In the spring of 1889 Mr. Bowman came west to Sheridan county, and there clerked for W. H. Smith at Hay Springs, remaining in the employ of this firm for several years, up to the spring of 1898. He then took up a homestead twenty-five miles southeast of Hay Springs and proved up on this, building a sod shanty in which he lived for some time. In 1898 Mr. Bowman bought his present drug store, and since taking this place has increased the stock and built up a good trade, running a thoroughly up-to-date store. He has installed a telephone exchange, putting this in during the year 1903, extending all through the town of Hay Springs Mr. Bowman was married in 1892 to Miss Bertha Curtis, daughter of Volney Curtis, an old settler in Box Butte county, Nebraska. Mr. and Mrs. Bowman have one child, Gladys, born in this county. Mr. Bowman is actively interested in local public affairs, and in 1898 was elected county coroner and re-elected for two successive terms. He has also served as Justice of the Peace for some years. In politics he is a Republican.
Oscar Karlstrum, residing on section 6, township 14, range 58, Kimball county, Nebraska, is one of the enterprising and prosperous agriculturists of that region. He has met with marked success since locating here, has a pleasant home and valuable estate, and enjoys the esteem and respect of his associates.
Mr. Karlstrum was born in Sweden, February 3, 1864, and reared in that country. His father and mother spent their entire lives in their native land, the former following farming for many years, and still lives on the homestead there.
Our subject is the third child in a family of six, having three brothers and two sisters. He came to America in 1885, settling in Phelps county, Nebraska, on arriving in the United States, and spent one year in that vicinity, then came to Kimball county (which at that tire was part of Cheyenne county), homesteading a quarter section on southwest section 6, township 14, range 38, and which is now his home ranch. He proved up on the land and built it up in good shape, later buying other land in the vicinity and now is proprietor of nine hundred and sixty acres. He has put on this ranch good improvements, with substantial buildings of all kinds, and has nearly one hundred acres under cultivation. A large part of the place is used as hayland and pasture for a herd of sixty cattle which he is running at the present time and will send to market later. Every appointment of the ranch is first class, and bespeaks his careful management and thrift in its operation. On September 7, 1887, Mr. Karlstrum was married in Cheyenne, Wyoming, to Miss Mary Johnson,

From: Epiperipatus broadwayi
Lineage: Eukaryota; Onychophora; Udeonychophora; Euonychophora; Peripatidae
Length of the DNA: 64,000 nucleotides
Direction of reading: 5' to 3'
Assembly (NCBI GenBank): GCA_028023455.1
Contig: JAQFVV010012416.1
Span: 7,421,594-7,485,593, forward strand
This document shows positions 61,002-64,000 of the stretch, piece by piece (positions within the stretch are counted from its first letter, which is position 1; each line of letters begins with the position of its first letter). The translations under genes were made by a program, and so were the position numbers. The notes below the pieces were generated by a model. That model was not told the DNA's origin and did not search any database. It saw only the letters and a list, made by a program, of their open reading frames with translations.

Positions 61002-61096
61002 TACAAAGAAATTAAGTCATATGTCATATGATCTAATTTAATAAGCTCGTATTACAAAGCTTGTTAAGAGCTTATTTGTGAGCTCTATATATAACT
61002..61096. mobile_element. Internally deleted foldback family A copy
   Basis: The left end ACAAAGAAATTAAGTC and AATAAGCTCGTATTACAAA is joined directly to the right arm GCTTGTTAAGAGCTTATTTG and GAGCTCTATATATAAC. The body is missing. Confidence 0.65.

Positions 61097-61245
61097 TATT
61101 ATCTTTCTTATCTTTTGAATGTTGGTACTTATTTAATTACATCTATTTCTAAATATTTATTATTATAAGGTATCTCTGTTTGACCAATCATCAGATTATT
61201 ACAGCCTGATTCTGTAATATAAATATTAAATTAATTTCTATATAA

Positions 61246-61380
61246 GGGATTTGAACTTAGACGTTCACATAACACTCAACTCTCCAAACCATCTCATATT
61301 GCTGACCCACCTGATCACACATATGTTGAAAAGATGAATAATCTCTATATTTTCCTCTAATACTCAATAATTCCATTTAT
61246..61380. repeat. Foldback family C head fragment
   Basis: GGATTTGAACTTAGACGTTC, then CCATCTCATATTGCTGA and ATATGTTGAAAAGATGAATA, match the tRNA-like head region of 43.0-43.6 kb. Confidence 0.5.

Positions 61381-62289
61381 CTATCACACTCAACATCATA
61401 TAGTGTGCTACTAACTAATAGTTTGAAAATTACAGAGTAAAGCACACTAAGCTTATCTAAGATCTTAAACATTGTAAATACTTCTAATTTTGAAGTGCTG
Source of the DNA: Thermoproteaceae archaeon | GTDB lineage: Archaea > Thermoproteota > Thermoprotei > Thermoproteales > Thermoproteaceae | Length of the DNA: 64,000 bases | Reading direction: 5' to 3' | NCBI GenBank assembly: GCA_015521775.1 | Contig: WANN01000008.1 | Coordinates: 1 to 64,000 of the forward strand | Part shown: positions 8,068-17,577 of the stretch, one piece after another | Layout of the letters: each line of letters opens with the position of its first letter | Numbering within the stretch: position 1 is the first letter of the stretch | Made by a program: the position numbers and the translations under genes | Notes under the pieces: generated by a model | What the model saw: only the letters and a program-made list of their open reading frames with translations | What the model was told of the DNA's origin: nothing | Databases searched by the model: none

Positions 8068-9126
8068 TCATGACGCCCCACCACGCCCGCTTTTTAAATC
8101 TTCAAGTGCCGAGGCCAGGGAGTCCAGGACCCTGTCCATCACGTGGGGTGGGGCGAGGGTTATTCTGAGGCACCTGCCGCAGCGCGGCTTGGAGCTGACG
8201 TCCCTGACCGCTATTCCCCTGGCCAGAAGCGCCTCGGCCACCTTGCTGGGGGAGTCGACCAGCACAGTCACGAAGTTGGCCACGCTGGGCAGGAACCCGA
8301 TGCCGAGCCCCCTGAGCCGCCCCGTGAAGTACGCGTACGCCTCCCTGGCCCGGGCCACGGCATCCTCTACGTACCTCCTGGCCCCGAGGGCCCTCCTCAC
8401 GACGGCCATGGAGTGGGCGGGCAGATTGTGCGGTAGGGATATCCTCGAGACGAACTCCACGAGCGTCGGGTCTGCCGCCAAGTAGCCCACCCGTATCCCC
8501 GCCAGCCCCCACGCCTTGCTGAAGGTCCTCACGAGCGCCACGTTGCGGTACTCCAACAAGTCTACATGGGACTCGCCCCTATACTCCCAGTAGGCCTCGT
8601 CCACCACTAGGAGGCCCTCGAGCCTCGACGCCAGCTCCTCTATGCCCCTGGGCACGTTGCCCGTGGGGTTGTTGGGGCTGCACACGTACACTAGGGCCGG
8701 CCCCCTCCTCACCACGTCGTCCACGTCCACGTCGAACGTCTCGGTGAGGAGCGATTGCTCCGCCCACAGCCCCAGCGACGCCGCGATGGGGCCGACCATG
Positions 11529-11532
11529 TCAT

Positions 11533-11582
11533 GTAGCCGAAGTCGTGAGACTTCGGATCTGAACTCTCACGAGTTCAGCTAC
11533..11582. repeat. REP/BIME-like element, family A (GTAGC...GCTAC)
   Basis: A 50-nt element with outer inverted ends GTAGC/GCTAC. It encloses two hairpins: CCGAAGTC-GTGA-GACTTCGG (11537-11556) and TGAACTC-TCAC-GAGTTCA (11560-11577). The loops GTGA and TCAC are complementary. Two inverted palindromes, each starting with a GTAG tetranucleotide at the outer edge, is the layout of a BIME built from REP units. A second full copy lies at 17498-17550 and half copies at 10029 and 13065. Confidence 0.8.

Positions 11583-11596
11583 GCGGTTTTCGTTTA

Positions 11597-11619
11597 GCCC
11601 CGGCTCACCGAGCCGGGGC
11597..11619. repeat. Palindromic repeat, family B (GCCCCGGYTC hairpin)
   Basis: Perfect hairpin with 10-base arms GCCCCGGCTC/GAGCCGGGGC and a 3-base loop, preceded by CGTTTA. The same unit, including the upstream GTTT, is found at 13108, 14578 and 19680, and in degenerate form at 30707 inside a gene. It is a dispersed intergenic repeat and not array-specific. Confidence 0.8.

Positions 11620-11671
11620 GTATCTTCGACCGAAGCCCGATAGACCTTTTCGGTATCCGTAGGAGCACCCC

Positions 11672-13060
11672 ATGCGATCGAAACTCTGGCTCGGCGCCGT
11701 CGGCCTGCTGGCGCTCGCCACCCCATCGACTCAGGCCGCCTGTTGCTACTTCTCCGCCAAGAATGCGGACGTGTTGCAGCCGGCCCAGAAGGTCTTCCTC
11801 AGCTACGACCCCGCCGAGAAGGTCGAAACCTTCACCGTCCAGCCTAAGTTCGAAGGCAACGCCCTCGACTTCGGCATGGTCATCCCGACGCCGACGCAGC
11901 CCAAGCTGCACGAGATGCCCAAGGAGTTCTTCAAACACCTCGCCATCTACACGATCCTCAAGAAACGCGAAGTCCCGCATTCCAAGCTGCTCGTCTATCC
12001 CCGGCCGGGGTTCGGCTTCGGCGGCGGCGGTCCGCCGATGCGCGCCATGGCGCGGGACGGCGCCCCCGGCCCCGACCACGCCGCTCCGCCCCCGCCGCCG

who was born and reared in Sweden, coming to the United States a short time previous to her marriage. To them have been born the following children: George, Annie, Gust, Renhard, and Ethel, all living at home and forming a most charming family group. Mrs. Karlstrum's father is living in Sweden but her mother died there some years ago. Mr. Karlstrum has always given his best influence for the betterment of conditions in his locality, and takes a leading part in all affairs of neighborhood importance. He was elected assessor several years ago and he served as county commissioner for one term, vacating the office in 1908. At present he is acting as treasurer of school district number seven, and is also serving as road overseer in district number seven. In political views he is a Republican.